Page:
The sound and fury over trading scandals, credit defaults, and market manipulation so far has drowned out much of the mind-numbing debate over a standard market design (SMD), and rightly so. Utilities understand (as does the press) that Enron, "Deathstar," and "Get Shorty" will always sell more newspapers than locational pricing or congestion management.
But the day of reckoning is upon us. The time has come to get back to basics. With the deadline now passed for filing initial comments with the FERC, the power industry once and for all must put up or shut up on SMD.
Up till now, FERC's initiative has left utilities, merchants, and regulators completely polarized. Some states still welcome competitive markets, but many others do not. Meanwhile, the experts warn that the two sides must cooperate-or risk doing even more damage to the industry's already dismal financial standing.
One only need recall regulated utilities Nevada Power or Avista, which experienced their own problems as a result of the California crisis, to make the point that malfunctioning "wholesale" markets affect regulated as well as unregulated utilities.
In a joint statement, David A. Svanda, NARUC president-elect, and EEI Chairman Erroll B. Davis Jr., summarized the challenges ahead and the need for standard markets.
"The current market turbulence presents a very real and tangible threat to the viability of the industry and the reliability of the nation's electric system. … Investors and customers lack confidence in the financial health of energy providers. Bulk power markets are listless, liquidity has evaporated and the movement to retail competition remains in transition.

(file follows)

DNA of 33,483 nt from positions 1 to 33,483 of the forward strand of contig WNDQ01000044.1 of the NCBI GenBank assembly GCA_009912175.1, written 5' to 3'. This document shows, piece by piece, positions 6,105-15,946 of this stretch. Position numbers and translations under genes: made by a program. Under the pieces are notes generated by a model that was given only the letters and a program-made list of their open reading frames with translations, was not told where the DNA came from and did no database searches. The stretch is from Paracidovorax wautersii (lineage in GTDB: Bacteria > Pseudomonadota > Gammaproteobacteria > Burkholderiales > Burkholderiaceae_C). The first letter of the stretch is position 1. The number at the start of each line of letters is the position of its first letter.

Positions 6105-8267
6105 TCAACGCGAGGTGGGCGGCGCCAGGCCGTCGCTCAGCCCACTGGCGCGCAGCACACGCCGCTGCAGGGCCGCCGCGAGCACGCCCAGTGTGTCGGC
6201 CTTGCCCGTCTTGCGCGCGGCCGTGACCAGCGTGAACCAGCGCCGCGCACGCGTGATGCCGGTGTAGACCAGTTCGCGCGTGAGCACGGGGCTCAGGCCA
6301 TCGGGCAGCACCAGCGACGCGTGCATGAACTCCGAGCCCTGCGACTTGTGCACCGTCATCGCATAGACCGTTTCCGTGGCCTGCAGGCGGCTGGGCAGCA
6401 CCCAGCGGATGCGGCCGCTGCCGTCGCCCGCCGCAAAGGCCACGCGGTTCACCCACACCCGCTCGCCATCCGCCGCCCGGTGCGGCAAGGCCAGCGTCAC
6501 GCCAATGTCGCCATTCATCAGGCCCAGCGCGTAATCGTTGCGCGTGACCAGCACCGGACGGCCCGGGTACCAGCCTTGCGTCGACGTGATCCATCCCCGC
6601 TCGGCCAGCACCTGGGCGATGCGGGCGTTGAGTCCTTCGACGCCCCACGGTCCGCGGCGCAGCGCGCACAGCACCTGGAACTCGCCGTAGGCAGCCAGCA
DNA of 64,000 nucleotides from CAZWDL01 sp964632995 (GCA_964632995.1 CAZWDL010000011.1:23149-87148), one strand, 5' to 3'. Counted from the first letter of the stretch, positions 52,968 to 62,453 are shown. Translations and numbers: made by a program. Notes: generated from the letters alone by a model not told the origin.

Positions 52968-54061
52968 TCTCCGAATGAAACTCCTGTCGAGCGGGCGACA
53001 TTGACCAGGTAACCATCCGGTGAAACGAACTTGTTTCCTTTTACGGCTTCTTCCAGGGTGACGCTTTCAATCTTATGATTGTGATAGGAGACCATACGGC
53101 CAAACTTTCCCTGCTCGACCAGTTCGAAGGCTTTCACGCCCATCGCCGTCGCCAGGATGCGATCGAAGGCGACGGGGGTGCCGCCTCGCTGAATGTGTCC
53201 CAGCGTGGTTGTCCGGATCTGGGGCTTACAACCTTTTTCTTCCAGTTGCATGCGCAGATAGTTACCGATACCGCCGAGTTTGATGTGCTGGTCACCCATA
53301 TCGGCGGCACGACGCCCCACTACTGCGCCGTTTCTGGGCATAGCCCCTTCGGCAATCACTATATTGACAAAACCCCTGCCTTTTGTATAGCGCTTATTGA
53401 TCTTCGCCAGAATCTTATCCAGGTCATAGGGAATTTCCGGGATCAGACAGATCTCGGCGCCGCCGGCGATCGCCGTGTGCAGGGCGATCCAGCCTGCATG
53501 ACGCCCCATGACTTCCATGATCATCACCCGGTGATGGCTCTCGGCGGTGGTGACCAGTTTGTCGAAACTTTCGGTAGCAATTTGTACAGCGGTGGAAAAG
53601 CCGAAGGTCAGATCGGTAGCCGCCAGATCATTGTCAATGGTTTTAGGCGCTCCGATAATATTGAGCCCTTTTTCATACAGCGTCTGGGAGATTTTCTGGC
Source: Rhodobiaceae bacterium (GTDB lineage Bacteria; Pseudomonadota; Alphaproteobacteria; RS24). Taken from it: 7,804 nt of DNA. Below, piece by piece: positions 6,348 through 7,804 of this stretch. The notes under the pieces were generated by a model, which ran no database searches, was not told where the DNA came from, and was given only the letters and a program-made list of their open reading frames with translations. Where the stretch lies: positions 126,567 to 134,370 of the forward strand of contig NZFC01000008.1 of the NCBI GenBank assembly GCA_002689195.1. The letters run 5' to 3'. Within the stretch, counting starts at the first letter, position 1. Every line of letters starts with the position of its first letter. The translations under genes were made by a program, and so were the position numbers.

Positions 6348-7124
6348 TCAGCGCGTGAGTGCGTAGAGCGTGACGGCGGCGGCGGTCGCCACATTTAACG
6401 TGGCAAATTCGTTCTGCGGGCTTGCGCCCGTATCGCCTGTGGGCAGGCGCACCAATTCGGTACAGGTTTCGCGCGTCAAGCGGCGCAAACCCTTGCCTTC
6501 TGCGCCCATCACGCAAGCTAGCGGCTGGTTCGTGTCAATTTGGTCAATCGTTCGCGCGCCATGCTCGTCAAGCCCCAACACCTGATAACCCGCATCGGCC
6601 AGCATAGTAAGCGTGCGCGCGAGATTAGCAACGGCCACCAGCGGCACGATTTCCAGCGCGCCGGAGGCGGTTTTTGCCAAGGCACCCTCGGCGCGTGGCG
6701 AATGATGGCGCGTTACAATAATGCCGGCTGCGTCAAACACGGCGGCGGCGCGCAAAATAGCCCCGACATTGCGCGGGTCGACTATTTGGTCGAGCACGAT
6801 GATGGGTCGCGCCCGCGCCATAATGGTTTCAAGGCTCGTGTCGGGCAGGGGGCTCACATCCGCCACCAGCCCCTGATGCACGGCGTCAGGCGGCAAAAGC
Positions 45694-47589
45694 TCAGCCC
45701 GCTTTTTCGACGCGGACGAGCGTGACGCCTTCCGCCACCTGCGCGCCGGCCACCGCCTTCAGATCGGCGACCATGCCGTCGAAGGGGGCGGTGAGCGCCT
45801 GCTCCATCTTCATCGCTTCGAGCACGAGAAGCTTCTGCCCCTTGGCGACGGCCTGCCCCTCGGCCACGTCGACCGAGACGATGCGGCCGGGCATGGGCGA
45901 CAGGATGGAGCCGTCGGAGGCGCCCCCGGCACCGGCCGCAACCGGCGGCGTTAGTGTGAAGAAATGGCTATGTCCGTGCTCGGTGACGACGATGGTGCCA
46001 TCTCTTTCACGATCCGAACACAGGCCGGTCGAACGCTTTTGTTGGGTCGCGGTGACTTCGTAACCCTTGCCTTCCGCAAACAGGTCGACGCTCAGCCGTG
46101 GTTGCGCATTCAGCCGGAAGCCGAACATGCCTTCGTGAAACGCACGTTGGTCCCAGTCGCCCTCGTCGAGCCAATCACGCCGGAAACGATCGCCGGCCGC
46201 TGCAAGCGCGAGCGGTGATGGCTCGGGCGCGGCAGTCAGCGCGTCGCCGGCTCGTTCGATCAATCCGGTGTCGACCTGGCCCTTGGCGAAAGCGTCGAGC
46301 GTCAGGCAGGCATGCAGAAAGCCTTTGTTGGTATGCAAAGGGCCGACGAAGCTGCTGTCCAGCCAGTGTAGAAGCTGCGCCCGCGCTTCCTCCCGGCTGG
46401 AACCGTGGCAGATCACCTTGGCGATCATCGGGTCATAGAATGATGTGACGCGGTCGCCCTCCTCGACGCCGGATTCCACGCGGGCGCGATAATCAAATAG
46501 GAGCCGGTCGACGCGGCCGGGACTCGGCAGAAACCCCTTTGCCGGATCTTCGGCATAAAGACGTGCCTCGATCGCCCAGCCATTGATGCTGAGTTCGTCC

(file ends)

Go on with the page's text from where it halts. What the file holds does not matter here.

"A potential path to create certainty lies in crafting a clear set of rules governing wholesale electricity markets. Properly designed and implemented, such a framework could send reassuring signals to investors and other stakeholders by providing a greater degree of regulatory certainty. A properly designed wholesale market could also help revitalize flagging energy markets and bring liquidity back to the sector."
Svanda and Davis propose a middle ground that some regulators have been seeking, namely that FERC develop rules that take into account regional differences and not impose a one-size-fits-all template across all regions in the United States.
Harvard professor William Hogan insists that states bent on old-style regulation should have nothing to fear from the SMD. He elaborated in comments he filed at FERC on Nov. 11, with colleague John D. Chandley, from the consulting firm LECG:
"With the core SMD feature in place, regions that have undergone restructuring and retail choice will have the necessary foundation. Other states could continue to operate much as they have in the past, with a mix of utility ownership of generation, long-term contracts and closed retails markets.
"The Independent Transmission Provider (ITP), unbiased grid operations and open spot markets would support all of these options, while eliminating the system of closed and discriminatory access to the transmission grid. Claims that the NOPR [notice of proposed rulemaking] would undermine traditional state utility regulation and the ability of state regulators to affect retail rates thus fundamentally misinterpret what the NOPR proposes and the commission intends," Hogan and Chandley write.
Furthermore, they say, "The NOPR correctly acknowledges that load-serving entities that purchase energy from the spot markets will probably pay aggregate prices composed of the load-weighted average of the nodal LMP [locational marginal pricing] process for a region. Given the experience in the East, the most likely aggregation is by utility service area, as defined by state regulators. … An LMP-based system created the opportunity for state and local regulators to improve the efficiency of rate design and enhance the ability of LSEs and retail customers to invest in demand-side responses."